Garden and its inhabitants

A home garden is not only the place where the human being can give free rein to his desire to be among nature or to enjoy one of his hobbies; no, it is a real ecosystem, a place where there is life and there is a lot of it, as well as very different forms. We must realize that we are not the only inhabitants worthy of attention neither of the world nor of our garden: insects, small animals, plants, bacteria, fungi, it seems strange but all these genera and their species inhabit our garden, and perhaps they are even more. This must begin to make us think as if we were not alone, because only in this way can we try to save our planet, because it is not ours because we own it, but it is simply because we live it together with others. Well, limited to the garden we can say that not all these «inhabitants» are hostile, indeed most of them offer us services and guarantee us what we want; in reality even unwelcome guests are part of the natural ecosystem and the natural course of life, but we human beings only see that they harm us and therefore we try to fight them with our expedients, which free us from the problem (sometimes) but we they create others because we more often disturb the balance of nature.


One of the most numerous categories of inhabitants of our gardens is that of the hymenoptera: they are an order of insects whose name, said in a scientific way, perhaps does not suggest anything to us and nothing comes to mind, but in reality we know many species. and above all almost every day we come into contact with them. It is an order comprising a very high number of small and medium-sized species, with membranous wings and at times reduced or even completely missing; they have both compound eyes and ocelli depending on the species, while they have a tracheal apparatus (suitable for breathing) which dilates into air sacs. Their cerebral apparatus, made up of ganglia, is very developed and this is also linked to their very active and complex social life, since many species of this order form numerous and indeed complex societies. But what are some well-known species belonging to this order? Simple, let’s talk about bees, ants, wasps, bumblebees, hornets and many many others. They are usually divided into two groups of species, the Symphites and the Apocrites.

Interaction with the garden

After the accurate description of the main characteristics of this order of insects, but above all after having known which are the very common and very familiar species that compose it, it is much easier for us to think and imagine the interaction of the Hymenoptera with the garden of our house. More commonly we see some bees wandering in the early morning from plant to plant, from flower to flower to take some pollen and take it to their «nest» to use it as a building material, as food for the larvae and also to transform it. in the highly sought after honey. They often have the «fault» of coming to nest too close to our places, so often, also for a matter of safety especially for children, we have to remove them or have them removed by an expert, always keeping the attention because they, if annoyed, and we repeat only if annoyed, attack the man by stinging him with the sting placed at the end of their body; this sting can cause burning and itching, but also anaphylactic shock to allergic people. Ants, on the other hand, are much more harmless: seeing them marching in line like toy soldiers, perhaps with their load of food on their backs, is sometimes enchanting, but they are “annoying” when they would like to have “our” food as their food.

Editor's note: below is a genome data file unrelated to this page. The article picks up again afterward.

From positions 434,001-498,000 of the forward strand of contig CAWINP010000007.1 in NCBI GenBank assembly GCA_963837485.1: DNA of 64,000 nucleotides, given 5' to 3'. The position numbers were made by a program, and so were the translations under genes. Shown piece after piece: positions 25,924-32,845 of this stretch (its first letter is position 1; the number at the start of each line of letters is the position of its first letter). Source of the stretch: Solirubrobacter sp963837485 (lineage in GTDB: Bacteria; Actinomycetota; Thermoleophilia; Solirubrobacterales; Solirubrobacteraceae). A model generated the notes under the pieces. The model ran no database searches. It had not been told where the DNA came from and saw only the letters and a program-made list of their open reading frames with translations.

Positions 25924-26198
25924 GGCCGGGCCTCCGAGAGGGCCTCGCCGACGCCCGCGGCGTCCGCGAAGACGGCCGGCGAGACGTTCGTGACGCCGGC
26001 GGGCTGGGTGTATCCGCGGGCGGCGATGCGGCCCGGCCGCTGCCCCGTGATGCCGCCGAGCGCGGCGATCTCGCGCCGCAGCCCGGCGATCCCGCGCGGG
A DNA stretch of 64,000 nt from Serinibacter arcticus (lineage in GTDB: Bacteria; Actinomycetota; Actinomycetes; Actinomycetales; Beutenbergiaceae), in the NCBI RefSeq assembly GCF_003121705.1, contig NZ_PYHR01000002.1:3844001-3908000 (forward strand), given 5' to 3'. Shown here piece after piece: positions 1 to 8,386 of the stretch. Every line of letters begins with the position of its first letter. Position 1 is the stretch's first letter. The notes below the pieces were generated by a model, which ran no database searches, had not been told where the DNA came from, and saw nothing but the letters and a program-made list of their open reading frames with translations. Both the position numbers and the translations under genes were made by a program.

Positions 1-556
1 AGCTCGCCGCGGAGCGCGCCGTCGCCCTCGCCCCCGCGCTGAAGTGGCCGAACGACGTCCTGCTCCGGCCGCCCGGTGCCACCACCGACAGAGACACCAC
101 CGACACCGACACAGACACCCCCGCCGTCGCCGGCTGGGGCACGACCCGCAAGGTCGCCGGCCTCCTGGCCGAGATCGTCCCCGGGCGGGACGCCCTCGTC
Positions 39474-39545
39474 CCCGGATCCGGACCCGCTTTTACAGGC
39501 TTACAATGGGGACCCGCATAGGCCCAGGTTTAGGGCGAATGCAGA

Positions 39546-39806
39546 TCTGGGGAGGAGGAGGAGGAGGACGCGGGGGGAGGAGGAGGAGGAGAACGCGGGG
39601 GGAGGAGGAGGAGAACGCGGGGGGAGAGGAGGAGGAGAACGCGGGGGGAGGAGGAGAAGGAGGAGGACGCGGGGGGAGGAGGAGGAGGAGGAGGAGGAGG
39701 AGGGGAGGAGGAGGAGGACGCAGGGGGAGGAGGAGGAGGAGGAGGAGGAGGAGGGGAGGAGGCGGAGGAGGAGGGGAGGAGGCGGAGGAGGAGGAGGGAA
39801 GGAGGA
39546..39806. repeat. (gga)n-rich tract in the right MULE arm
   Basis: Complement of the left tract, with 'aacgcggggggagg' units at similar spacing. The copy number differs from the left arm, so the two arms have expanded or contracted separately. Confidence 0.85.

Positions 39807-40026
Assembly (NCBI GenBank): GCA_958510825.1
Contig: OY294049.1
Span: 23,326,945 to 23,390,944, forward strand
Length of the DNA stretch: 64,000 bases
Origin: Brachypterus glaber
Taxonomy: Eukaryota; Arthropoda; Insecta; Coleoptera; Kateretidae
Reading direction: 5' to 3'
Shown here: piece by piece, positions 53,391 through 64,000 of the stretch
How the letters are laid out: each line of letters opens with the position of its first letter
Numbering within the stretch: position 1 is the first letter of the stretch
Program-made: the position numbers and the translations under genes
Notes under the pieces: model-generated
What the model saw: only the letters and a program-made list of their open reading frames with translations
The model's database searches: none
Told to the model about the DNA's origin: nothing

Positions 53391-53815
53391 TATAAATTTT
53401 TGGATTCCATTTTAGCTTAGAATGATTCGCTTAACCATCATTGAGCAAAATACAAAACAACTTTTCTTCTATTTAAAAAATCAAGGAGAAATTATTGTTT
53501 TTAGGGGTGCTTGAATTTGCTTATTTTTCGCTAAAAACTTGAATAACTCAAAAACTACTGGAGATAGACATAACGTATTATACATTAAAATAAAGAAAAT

The larvae

Apparently from the previous paragraph, more than a clash, there is a real interaction between man and some representatives of the order of the Hymenoptera; at times you can get to stepping on your feet (or paws, depending on your point of view) but they are fortuitous cases and in any case it is nothing serious. However, what happens so often is that other species of Hymenoptera come to disturb our crop directly or in any case our plants, therefore us directly; the fault, even if it is the course of Nature, lies with the larvae: as happens for most insects, it is not the adult specimens that disturb man and his plants but the larvae do; their most important feature from this point of view is the extreme voracity they have when they are at this stage of their life: they have to grow enormously in size and function in a very short time, so they need energy and therefore food. Unfortunately, their favorite food is often plants and their leaves; the Hymenoptera are phytophagous, that is, they eat leaves and in particular their larvae often dig tunnels in the largest leaves, finding residence there and also food to grow. Often they can be eliminated with light products, also for sale by the most well-stocked florists.

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